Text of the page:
October 15, 2009

The Hong Kong Exchange: A Small Player in China’s Great Economic Reform

Lawrence Fok ’76, executive vice president of the Hong Kong Exchanges and Clearing Limited, detailed the impact of the exchange on China’s economic growth at the Chazen Institute’s Sir Gordon Wu Distinguished Speaker Forum.


More than 75 students, alumni, faculty members and practitioners gathered at the Columbia Club in midtown Manhattan on October 13 for remarks by Lawrence Fok ’76, the executive vice president and head of the Issuer Marketing Division of the Hong Kong Exchanges and Clearing Limited (HKEx). The Chazen Institute of International Business hosted the event as part of its Sir Gordon Wu Distinguished Speaker Forum.

James Walsh ’10, a Chazen Society Fellow, participated in the forum and offers takeaways below.

Fok is responsible for promoting the role of the exchange to potential issuers. After outlining the history of securities exchanges in China and Hong Kong over the past 40 years, he detailed the impact of the Hong Kong exchange on China’s impressive economic growth since the early 1990s. The crux of his argument revolved around the exchange’s strategic positioning as a bridge between mainland China and the rest of the world, providing Chinese enterprises with a liquid market of foreign capital.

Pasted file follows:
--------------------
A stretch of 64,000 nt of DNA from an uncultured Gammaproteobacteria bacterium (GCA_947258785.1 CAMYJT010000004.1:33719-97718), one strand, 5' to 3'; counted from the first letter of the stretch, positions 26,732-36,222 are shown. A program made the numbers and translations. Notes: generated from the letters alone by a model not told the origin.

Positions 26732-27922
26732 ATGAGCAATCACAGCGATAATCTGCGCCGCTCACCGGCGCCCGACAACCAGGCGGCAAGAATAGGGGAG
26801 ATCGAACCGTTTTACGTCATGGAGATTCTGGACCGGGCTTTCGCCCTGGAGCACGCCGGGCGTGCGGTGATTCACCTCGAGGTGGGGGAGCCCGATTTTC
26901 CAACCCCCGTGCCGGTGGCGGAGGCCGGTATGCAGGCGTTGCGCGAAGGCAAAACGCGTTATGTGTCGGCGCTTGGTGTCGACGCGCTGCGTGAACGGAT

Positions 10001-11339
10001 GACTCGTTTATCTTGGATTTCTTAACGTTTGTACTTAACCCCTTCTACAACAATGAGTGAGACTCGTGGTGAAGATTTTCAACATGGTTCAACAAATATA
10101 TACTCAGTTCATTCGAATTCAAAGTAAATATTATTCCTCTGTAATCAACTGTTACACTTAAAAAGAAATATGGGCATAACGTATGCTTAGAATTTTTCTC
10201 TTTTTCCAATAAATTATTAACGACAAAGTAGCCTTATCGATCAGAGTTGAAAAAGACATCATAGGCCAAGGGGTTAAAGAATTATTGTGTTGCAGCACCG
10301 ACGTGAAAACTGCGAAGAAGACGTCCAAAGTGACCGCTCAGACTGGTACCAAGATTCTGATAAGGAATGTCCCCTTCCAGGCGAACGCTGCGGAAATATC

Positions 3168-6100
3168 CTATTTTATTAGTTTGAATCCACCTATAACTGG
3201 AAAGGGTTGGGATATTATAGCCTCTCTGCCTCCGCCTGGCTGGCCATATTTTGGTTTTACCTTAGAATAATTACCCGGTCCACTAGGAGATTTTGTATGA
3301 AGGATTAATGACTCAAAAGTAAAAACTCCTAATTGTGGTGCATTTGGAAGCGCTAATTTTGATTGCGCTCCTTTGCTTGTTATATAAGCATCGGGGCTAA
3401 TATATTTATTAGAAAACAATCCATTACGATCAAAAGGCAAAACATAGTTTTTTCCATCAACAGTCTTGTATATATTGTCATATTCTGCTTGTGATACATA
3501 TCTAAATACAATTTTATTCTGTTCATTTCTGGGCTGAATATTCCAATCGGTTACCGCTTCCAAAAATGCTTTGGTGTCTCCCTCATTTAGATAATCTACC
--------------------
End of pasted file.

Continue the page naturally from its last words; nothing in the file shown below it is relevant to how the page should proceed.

As China’s economy grew rapidly in the early 1990s, manufacturing and industrial companies were forced to turn to the outside world for the funds that would allow them to continue to expand their operations; Fok pointed out that Chinese foreign currency reserves were only $30 billion at the time. The exchange was a natural partner due to its familiarity with Chinese businesses and Western financial markets, and it has had a regulatory system acceptable to local and international funds.

In addition to a ready supply of capital, companies that were listed on the exchange benefited from a transfer of professional knowledge and best practices that allowed these Chinese companies to transform from state-owned bureaucracies to competitive commercial entities.

Look for video interviews with Fok and a detailed event report in a forthcoming issue of the Chazen Web Journal of International Businesss.

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